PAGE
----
As you know, I’ve been training for the LA Marathon since October 2012. One of my motivating factors has been a charity project a friend told me about, Camp Kesem, which provides children whose parents have cancer or who have lost a parent to cancer with an opportunity to participate in summer camp with others who have suffered the same loss.
I am an adult who lost a parent to cancer. Mom’s passing was a shocking reminder of how fragile life is and how truly valuable and precious our moments with loved ones are. The lingering sadness and sense of loss—which comes with each day I can’t call her, each holiday or birthday, each trip back home that no longer feels like home—has only been made bearable by a renewed resolve to savor life, and to live in a way that I would be proud to tell her about if I could call her just one last time.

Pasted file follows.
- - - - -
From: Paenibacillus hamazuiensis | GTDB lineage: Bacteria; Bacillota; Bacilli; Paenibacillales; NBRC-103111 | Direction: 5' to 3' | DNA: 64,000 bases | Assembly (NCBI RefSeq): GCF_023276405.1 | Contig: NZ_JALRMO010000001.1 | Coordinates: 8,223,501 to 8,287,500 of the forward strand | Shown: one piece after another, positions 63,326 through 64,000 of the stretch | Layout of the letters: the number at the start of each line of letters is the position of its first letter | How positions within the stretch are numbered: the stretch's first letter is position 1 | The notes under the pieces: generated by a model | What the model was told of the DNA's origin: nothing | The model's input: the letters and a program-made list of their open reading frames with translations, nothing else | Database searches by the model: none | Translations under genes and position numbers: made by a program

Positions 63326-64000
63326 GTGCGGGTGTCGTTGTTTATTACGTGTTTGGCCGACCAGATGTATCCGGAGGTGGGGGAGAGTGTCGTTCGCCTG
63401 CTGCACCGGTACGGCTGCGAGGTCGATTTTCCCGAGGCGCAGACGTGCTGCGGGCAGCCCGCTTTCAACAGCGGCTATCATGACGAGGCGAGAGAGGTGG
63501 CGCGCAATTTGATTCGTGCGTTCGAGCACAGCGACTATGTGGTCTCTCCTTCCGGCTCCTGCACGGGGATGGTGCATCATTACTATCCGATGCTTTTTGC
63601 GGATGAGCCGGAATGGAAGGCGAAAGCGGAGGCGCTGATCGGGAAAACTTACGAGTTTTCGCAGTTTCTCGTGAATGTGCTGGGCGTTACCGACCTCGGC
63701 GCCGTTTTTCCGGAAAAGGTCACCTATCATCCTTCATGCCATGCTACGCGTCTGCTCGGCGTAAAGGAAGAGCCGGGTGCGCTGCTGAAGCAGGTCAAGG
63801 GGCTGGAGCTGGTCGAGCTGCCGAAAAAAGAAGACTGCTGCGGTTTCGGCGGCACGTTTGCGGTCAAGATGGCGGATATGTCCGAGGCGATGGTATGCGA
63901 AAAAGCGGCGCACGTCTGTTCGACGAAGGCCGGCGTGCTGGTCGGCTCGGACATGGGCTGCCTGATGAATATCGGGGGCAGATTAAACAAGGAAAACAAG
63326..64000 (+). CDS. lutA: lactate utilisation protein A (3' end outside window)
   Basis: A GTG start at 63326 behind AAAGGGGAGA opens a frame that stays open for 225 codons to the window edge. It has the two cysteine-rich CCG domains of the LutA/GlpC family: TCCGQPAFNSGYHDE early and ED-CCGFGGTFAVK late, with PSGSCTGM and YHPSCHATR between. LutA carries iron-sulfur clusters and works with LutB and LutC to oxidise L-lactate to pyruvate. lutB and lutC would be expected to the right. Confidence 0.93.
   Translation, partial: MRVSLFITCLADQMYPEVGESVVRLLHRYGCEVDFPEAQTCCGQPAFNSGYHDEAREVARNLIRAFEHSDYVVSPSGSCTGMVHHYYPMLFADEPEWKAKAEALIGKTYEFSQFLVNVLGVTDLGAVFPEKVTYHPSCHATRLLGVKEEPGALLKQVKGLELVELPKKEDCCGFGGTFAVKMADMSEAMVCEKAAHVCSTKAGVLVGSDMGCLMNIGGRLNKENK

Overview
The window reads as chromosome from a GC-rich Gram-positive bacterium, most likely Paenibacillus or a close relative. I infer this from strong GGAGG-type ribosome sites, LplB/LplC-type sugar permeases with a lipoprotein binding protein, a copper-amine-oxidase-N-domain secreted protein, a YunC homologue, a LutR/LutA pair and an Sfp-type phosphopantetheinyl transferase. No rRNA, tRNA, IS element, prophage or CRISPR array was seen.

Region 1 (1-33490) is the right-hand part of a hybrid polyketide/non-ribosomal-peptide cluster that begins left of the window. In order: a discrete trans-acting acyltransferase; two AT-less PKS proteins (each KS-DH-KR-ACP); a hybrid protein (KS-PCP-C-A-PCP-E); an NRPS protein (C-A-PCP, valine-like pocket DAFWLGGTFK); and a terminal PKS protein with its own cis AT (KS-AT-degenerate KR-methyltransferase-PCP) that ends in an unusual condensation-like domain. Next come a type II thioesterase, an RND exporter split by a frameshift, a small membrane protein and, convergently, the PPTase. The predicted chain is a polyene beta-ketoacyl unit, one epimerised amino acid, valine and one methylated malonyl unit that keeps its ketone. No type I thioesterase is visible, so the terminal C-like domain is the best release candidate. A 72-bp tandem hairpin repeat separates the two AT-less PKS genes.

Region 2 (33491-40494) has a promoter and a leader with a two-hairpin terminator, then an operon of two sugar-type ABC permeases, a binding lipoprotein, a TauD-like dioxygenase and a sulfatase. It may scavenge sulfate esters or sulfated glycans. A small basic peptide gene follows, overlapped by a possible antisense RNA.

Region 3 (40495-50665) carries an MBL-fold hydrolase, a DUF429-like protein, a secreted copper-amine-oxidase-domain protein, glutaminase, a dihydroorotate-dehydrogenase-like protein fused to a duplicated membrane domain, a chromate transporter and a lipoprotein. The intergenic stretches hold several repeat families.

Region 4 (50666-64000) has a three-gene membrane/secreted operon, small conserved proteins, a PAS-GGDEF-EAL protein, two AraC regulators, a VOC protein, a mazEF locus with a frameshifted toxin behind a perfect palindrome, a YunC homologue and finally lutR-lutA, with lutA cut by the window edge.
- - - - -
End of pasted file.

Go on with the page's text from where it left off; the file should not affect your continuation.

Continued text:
This is why I run.
Few children of cancer victims probably have the luxuries I’ve been afforded by simple virtue of growing up and enduring my 20s. I had the privilege of developing loving supportive relationships with countless true friends with whom I’m able to freely share the pain of my loss, knowing from experience that I can expect empathy and support.
Children of cancer victims have their greatest sources of empathy and support taken from them. As much as adult family members want to help and offer kindness to these children, no adult can replace a parent. The compassion shared by peers who know and share the pain of this loss, on the other hand, can be the only thing that helps a child to truly understand that he or she is not alone in the world.
I’m running 26.2 miles this Sunday to remember that, even though I’ve suffered a loss, there’s still a long road ahead of me. Show your support for Camp Kesem by making a donation, and these children might be able to see that there’s hope ahead for them, too.